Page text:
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USDP to resume work on half-finished roads after water festival


Chiang Mai (Mizzima) – Sometime after the Water Festival holidays, the promised road improvement projects made during last year’s election campaign by the Union Solidarity and Development Party (USDP) will resume, according to party leaders.

A banner announces a meeting of the USDP, which says it  will now resume work on road construction and other projects that were halted after the election last year. Photo: MizzimaThe construction projects were halted in the post-election period so members could work on forming the new government, said Tha Win, a USDP member of Parliament representing Yankin Township. He said that some projects in the 13 townships around Rangoon were half-finished.

‘The construction in the Eastern District is incomplete. We will work on all of those roads’, he said.

The unfinished road work included areas in Thaketa, Botahtaung, Dawpone, Pazuntaung, Thingangyun, South Okkalapa, North Okkalapa, North Dagon, South Dagon, East Dagon, Dagonseikkan, Hlaingthaya, and Shwepyitha townships.

During the political campaign, the USDP courted voters with promises to build new roads, bridges and hospitals and other  public work projects.

A resident in Ward No. 7 in South Okkalapa Township told Mizzima: ‘In our ward, they paved a road before the election but it has remained half-finished. After they won, they halted the project. We can’t decide whether we should continue to pave the road or not. We don’t know whether they will continue the project’. 

An editor of a local weekly journal said on the condition of anonymity, ‘The party hardly worked on those projects in the large townships. They were heavily biased in favour of the suburban areas where the grassroots voters live’.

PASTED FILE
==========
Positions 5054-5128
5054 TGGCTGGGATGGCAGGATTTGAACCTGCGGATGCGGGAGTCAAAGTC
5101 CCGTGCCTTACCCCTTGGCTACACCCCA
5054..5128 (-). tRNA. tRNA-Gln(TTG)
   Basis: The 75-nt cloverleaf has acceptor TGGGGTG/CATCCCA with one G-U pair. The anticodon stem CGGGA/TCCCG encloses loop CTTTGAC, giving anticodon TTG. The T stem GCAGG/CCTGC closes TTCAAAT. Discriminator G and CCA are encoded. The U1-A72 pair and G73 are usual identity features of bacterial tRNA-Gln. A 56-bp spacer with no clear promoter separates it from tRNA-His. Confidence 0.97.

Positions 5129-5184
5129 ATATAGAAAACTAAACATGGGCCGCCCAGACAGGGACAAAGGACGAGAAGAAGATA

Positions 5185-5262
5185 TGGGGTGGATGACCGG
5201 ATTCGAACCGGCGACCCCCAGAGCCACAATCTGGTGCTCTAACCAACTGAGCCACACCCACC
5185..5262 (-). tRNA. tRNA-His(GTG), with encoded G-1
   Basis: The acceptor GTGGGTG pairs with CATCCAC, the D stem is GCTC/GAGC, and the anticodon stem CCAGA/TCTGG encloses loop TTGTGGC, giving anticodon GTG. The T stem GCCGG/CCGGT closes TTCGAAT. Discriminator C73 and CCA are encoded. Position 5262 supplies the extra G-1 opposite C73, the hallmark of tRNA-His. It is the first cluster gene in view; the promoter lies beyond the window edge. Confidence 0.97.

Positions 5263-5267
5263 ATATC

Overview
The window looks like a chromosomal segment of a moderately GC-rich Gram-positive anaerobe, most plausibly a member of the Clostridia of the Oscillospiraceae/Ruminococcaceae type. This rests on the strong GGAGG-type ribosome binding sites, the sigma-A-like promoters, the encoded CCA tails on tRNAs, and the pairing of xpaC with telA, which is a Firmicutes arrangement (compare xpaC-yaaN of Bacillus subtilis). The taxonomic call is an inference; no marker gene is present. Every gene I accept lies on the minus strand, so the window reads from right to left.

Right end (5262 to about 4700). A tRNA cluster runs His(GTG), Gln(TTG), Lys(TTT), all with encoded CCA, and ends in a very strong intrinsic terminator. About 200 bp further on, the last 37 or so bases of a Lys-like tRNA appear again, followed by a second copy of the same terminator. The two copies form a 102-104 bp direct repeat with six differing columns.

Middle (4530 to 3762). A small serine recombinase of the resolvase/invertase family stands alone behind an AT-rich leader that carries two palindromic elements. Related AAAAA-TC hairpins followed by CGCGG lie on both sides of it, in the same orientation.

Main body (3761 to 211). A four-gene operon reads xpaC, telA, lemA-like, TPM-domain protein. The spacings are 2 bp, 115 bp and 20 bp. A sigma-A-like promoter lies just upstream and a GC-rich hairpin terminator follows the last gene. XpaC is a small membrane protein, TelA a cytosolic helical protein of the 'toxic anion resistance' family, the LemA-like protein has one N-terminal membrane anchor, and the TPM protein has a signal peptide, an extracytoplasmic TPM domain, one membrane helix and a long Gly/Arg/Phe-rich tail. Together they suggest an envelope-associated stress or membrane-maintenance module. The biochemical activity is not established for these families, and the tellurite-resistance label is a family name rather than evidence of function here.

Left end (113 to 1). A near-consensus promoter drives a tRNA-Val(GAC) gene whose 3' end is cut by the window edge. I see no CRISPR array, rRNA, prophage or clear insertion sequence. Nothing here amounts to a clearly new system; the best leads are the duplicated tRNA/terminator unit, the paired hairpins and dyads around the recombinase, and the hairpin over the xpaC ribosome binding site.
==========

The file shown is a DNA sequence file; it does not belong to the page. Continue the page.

A resident in Ward No. 18 in the South Dagon Township told Mizzima that during the campaign the party said that if people wanted it to continue its work, they must become USDP members.

In the pre-election period, Minister of Finance and Revenues Hla Tun, a candidate in the Kyaukpadaung Township constituency in Mandalay Region, granted residents low-interest loans, but after the election, he has not granted any more loans, according to residents.

In some areas, observers said the USDP misused local funds in municipal departments, spending the money to build new roads.

The Union Solidarity and Development Association, the progenitor of the USDP, was formed by the former military junta in 1993 as a social organisation. Before the recent election, it was transformed into the USDP to serve as the junta-backed political party.

In the election, the USDP won 882 parliamentary seats or 76.5 percent out of the total of 1,154 seats in three legislatures.

Last Updated ( Friday, 08 April 2011 13:44 )  

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